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Change the World Friday

Friday, June 12, 2009 by Marianne Elliott

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I'm in Bali. I'm staying in a beautiful traditional Balinese villa with six beautiful friends, all yoga teachers and body workers (and one fabulous surf and yoga teacher). I'm surrounded with compassionate wisdom about what we hold and carry in our body and how we can release it and let ourselves relax into a deep trust in ourselves, our bodies and the simple truth of the way that things are.

In the midst of all this wisdom and loving kindness I'm experiencing some interesting obstacles, or opportunities. I've got a cold that has travelled into my chest and settled into a pretty solid chesty cough and which is making it difficult to breath, let a long practice pranayama and asana. I also have some fairly acute back pain which is making it difficult for me to practice all but the most gentle postures. My body wants to rest.

Given that I'm surrounded by opportunities to move – surf lessons with one of the worlds best female surf instructors, yoga by the pool with some of my favorite yoga teachers, beach swims and outings to temples – it has been taking all my wisdom to know that I need to stay still. I need to rest. I need to heal.

This morning I thought I was ready for a slightly more active yoga practice so I joined two of my companions by the pool and began to follow their practice. But before long I could feel my back was aching and I knew I had to stop. I rested in child's pose and began to cry. I was feeling deep frustration that I was in this place with all these extraordinary opportunities and I could not join in. I felt scared by the sensation of not finding safety and freedom on my yoga mat, a place of such sancturary for me in times of difficulty. As I began to cry I found that there were deep waves of sadness waiting to flow.

I got up off my mat and went to sit on a cushion in a wicker cocoon on the veranda of my room. I felt safe there and for a good ten minutes I allowed myself to cry. The sadness surprised me but I allowed it to flow. Eventually I began to feel the waves of grief subsiding so I settled into my seat and put a guided loving kindness meditation on my iPod. I sat for half an hour following the familiar instructions of the loving kindness meditation. I said to myself "may I be happy, may I be safe, may I be healthy, may I be peaceful".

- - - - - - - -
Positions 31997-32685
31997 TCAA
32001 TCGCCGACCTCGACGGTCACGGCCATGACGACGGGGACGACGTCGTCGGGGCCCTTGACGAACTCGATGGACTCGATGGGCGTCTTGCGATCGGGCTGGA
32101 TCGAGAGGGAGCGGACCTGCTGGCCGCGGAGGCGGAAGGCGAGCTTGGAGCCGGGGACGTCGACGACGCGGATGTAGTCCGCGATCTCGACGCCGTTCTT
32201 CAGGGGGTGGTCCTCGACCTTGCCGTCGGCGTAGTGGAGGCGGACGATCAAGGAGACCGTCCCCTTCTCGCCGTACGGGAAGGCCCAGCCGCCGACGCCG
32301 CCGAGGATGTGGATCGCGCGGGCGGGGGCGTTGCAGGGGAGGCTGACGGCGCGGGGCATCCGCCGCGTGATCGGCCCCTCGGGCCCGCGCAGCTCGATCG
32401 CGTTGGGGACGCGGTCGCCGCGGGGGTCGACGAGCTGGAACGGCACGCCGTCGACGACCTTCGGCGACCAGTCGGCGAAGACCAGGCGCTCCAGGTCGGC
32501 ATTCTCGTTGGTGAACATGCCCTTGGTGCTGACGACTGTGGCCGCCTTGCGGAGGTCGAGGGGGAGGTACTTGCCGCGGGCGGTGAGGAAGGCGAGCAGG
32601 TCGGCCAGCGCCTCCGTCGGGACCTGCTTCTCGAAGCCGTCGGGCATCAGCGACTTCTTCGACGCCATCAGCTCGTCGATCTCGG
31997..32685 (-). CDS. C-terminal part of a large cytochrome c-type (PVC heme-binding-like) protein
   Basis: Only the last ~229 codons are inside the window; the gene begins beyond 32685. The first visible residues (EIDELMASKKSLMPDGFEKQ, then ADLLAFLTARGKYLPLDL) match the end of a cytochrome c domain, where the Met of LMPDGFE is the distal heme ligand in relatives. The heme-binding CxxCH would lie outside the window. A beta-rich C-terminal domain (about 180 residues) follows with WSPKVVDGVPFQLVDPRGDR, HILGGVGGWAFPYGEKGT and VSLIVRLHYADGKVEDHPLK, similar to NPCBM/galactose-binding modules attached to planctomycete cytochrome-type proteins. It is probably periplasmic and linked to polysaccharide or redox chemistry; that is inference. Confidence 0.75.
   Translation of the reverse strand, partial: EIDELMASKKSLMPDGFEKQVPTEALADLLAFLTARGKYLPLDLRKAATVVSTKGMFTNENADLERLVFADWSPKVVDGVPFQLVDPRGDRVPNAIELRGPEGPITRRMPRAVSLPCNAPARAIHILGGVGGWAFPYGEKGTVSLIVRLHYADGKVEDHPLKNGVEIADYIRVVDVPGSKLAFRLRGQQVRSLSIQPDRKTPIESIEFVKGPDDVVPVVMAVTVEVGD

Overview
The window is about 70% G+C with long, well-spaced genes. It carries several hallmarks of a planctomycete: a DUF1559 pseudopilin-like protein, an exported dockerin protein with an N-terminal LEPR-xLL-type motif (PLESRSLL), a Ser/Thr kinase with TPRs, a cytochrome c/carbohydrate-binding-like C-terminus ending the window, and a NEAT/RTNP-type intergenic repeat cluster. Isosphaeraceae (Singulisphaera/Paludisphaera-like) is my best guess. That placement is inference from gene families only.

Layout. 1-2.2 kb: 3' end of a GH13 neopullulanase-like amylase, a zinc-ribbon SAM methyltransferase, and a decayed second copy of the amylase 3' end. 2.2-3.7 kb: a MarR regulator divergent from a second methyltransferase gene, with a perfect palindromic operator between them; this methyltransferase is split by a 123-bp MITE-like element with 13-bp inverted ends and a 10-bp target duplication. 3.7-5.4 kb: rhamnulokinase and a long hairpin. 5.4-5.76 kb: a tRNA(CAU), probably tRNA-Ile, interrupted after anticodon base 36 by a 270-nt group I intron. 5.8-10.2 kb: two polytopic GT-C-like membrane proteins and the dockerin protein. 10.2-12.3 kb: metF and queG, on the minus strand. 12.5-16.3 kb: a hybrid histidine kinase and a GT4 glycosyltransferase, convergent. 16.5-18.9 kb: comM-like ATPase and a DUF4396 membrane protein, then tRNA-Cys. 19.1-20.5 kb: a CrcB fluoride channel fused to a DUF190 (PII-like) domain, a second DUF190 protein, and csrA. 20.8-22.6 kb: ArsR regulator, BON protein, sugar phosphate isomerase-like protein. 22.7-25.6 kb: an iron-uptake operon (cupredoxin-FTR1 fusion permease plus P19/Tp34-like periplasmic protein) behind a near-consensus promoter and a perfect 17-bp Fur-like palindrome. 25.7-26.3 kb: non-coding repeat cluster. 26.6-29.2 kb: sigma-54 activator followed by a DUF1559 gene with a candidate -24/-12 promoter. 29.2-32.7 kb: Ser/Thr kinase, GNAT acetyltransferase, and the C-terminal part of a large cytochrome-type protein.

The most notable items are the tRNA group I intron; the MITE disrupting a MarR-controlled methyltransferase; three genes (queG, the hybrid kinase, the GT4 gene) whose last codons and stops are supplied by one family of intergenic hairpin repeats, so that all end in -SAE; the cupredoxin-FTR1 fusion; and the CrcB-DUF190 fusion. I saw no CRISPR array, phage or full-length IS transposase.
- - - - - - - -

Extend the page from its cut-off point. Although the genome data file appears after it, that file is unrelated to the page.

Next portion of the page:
After half an hour I felt the stability of kindness had settled my mind and my heart and I grabbed a cup of tea and settled in to listen to one of Jack Kornfield's talks on compassion. Before he got to the main topic of his talk, however, he referred back to the teaching from the previous week. His words connected immediately with the truth that I knew and they started to help me find a different way to be present with my experience on the yoga mat.

What he said – very simply is that we can spend all our energy wishing that things are different. We keep waiting for samsara (the rounds of life) to be different. We want the pleasure but not the pain, we want the gains but not the losses, we want the praise but not the blame, we want the fame but not the disrepute. Very simply he reminded me that if I want to have peace it will not be because I stopped the worldly winds but because I saw this dance of life as it is and rested in spacious attention.

He reminded me that obstacles are really opportunities to practice and perfect my patience and generosity and wisdom and love and trust. On a very simple level, my back pain is not an obstacle to my yoga practice, it is part of the dance of my yoga practice. It is an opportunity to practice patience with my body, generosity within my practice and towards my weaknesses, wisdom in my choices of practices that heal rather than harm, love towards my whole being – the weak and the strong – and trust that I am whole and complete as I am.

On a deeper level I know that the sadness emerges from places that run beneath the physical pain of my back and when I look at those places I can also see them as obstacles standing in the way of a path to the place where I think I should be or I can see them as opportunities to practice and perfect my patience, love, wisdom, generosity and trust as part of the eternal journey to be right where I am, right now.

Finding the space and quiet that I need to make this shift in my perception seems to be to be another way to change how I act and interact in the world and therefore – another way to change the world.


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16 Responses to "Change the World Friday"

  1. It is hard to let ourselves stop looking for the way.

  2. Imohena says:

    Sounds like a beautiful setting and a great opportunity to let go. Lots of love xx